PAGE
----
Increasing the flow

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Sophia Ktori discusses the combination of drug discovery and cloud computing to rapidly select new candidate molecules in the fight against COVID-19 with researchers Christoph Gorgulla and Haribabu Arthanari

Researchers at Harvard Medical School (HMS) have released an open source drug discovery platform, VirtualFlow, that harnesses supercomputing power to screen potentially billions of small organic compound structures in parallel, in the hunt for promising new drug molecules. 

The VirtualFlow team, including Christoph Gorgulla, who originally developed the software as part of his doctorate program at Freie Universität Berlin, and Haribabu Arthanari, at the Blavatnik Institute at HMS, is already working with Google to harness the ‘unprecedented computational power’ of the cloud to hunt for potential candidates against multiple SARS-CoV-2 coronavirus targets. 

‘We are now in the early part of a collaboration with Google, to screen more than a billion compounds for potential hits against SARS-Cov-2 targets, primarily viral proteins, but also the angiotensin converting enzyme 2 (ACE2) protein on human lung cells to which the virus attaches on the human host cells,’ Gorgulla said. ‘The screen will initially search for binders to 16 or 17 targets, but we expect this to increase as scientists learn more about this new coronavirus.’

Drug and vaccine development can cost upwards of $2-3 billion and take 10 years or more from early R&D through to regulatory approval and market release, ‘… with no guarantee that an initially promising candidate will make it through the labyrinth of laboratory, animal and human testing,’ noted Arthanari, ‘Traditional drug development has focused on small chemical molecules, although there is an ever-increasing raft of protein-based biologic drugs, such as antibodies or peptides, as well as a new generation of nucleic-acid based therapeutic approaches and strategies for genetic manipulation,’ he explained.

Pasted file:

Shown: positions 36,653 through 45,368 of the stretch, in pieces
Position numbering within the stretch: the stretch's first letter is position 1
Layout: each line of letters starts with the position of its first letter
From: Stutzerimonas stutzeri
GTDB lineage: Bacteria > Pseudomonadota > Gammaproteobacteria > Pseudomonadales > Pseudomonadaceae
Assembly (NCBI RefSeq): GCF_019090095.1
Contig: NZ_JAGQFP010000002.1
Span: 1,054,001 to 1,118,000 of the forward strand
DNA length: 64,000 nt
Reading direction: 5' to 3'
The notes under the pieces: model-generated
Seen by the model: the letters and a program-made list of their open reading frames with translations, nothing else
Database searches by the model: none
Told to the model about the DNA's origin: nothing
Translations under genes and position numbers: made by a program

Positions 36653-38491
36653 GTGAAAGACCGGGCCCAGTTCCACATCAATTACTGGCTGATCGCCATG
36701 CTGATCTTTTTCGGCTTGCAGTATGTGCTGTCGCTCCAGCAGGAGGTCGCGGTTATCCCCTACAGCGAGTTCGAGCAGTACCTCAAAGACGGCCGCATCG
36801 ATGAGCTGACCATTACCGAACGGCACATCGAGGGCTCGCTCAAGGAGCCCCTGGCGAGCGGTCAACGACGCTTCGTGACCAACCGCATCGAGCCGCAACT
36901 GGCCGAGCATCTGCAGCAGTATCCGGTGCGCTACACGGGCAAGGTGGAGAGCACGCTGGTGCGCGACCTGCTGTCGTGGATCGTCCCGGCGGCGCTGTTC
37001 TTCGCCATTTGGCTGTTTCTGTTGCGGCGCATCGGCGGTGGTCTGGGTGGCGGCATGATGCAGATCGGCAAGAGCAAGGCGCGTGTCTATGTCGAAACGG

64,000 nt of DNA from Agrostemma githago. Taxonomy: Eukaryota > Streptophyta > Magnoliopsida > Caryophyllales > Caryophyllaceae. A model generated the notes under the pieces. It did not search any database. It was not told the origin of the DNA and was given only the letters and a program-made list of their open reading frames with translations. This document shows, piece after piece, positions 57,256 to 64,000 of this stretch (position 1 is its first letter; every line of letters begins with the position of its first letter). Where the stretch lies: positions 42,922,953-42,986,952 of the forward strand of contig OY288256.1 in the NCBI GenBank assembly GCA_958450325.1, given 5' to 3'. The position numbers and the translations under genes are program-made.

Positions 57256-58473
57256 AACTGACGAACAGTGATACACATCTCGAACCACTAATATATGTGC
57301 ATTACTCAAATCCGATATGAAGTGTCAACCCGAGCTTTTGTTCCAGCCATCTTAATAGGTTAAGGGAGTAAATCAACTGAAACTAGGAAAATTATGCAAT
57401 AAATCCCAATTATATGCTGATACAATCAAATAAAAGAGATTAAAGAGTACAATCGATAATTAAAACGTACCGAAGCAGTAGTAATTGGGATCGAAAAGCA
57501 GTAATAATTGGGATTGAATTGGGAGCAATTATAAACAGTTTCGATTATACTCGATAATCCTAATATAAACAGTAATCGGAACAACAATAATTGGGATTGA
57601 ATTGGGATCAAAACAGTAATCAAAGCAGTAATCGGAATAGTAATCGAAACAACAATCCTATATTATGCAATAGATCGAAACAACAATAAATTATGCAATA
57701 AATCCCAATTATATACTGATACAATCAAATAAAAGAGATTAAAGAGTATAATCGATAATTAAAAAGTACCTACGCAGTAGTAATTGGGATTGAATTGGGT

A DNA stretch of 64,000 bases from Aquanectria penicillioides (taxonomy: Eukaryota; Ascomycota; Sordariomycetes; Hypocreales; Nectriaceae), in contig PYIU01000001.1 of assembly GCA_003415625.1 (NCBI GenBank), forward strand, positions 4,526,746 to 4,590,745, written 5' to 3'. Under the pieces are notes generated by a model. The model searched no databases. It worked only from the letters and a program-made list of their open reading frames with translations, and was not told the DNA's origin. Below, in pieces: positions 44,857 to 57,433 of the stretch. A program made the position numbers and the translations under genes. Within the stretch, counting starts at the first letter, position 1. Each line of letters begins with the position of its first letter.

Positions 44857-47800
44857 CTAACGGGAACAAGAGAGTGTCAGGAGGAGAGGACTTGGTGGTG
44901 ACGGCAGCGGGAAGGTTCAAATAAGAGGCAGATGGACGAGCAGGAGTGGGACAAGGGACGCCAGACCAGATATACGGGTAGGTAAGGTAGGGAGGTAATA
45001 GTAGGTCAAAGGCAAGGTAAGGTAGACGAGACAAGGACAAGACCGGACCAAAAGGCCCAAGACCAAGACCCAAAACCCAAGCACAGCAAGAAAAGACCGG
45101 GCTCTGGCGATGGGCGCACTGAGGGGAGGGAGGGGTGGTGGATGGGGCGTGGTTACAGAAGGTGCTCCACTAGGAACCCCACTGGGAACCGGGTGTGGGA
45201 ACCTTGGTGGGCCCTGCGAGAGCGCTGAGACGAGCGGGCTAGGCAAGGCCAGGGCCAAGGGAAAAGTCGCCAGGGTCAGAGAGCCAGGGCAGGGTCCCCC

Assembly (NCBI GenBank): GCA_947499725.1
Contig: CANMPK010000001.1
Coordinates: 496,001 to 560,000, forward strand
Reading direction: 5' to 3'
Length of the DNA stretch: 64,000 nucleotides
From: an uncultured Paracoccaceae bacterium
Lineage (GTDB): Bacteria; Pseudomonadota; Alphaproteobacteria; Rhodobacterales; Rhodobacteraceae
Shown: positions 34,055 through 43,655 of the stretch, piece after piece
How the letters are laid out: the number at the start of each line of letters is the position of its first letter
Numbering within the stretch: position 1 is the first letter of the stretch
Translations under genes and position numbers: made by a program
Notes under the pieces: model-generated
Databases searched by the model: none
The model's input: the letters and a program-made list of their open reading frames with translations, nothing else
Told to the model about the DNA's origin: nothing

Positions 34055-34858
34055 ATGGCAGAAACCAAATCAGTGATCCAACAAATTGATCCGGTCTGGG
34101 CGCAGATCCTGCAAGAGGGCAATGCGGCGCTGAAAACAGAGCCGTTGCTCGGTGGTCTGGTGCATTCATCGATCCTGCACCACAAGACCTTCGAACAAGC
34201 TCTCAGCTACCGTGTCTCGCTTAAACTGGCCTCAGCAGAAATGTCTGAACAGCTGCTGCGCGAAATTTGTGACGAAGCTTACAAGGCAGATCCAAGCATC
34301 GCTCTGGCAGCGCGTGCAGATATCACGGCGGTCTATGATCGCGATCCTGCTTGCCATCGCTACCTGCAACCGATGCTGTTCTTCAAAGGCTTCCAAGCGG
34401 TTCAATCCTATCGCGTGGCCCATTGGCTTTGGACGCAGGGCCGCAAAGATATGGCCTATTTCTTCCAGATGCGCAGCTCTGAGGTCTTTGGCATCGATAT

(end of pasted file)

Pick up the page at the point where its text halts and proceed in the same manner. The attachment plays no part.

In contrast with drugs that are developed to treat the symptoms or mechanisms of disease, vaccines are designed to prepare the body to mount a rapid and effective immune response to the pathogen, say, a virus or bacteria, as soon as it infects the body. 

‘Viruses are particularly tricky entities against which to develop drugs and vaccines, because some, like flu viruses readily mutate, so the target against which a molecule is developed may change,’ Arthanari continued. ‘In addition, viruses are composed of nucleic acid, surrounded by an outer layer, and use the host cells’ own replication machinery to multiply themselves, so any drug must be able to stop the virus replicating without having unwanted effects on the host’s own cells.’

Finding the key

Most drug development is still centred on organic chemical molecules. A small molecule drug can be thought of as a key – or ligand – that structurally fits a specific lock – the drug target – for example an overactive enzyme, or another protein that is involved in the disease process, and so deactivate it. Finding drug molecules that are specific to the desired target can be carried out through traditional experimentation in the lab, or through virtual structure-based screening approaches. 

‘One of the drawbacks of traditional, wet-lab approaches is that this type of work is expensive and time consuming, and you can’t test that many compounds quickly – perhaps a few hundred thousand in a high-throughput screen, but not much more,’ stated Gorgulla, who is now a postdoctoral fellow in the Wagner Lab at Harvard Medical School, and also associated to the Department of Physics at Harvard University. ‘In fact, this number is relatively tiny when you consider that the total chemical space of  small organic molecules suitable for drug discovery may encompass some 1,060 structures.’